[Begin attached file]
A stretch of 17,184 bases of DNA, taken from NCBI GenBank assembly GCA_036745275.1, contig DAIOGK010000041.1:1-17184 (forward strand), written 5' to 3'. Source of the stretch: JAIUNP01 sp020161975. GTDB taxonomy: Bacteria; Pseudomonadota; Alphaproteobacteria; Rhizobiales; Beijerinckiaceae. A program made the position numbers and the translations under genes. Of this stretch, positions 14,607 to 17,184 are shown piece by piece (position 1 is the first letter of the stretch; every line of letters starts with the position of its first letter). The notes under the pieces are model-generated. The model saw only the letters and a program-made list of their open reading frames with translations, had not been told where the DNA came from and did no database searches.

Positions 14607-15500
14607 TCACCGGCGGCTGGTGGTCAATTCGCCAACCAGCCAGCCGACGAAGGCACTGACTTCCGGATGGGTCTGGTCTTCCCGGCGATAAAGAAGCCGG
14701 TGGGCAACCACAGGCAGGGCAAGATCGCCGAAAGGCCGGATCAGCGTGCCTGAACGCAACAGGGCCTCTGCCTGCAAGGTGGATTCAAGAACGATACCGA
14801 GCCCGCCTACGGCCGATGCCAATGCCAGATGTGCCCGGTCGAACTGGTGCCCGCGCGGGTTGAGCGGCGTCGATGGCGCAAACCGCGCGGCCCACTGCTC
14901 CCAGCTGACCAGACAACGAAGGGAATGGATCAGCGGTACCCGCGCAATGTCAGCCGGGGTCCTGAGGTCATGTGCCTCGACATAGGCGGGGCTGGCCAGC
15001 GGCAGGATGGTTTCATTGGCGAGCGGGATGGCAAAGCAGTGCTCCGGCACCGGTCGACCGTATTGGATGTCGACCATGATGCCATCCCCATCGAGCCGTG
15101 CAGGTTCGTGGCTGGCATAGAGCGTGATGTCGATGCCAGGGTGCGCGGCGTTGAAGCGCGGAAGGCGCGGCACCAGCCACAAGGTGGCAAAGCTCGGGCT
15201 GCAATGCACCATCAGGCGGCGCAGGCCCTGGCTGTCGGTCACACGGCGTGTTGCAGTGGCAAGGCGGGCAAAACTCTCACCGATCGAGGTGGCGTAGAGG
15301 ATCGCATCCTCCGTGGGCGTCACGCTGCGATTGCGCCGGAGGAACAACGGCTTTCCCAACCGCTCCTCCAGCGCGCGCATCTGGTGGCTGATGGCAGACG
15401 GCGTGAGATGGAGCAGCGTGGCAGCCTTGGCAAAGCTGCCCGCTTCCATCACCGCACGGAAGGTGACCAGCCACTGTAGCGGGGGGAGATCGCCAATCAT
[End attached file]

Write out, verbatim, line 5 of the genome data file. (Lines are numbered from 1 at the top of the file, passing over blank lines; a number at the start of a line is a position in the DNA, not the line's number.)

14801 GCCCGCCTACGGCCGATGCCAATGCCAGATGTGCCCGGTCGAACTGGTGCCCGCGCGGGTTGAGCGGCGTCGATGGCGCAAACCGCGCGGCCCACTGCTC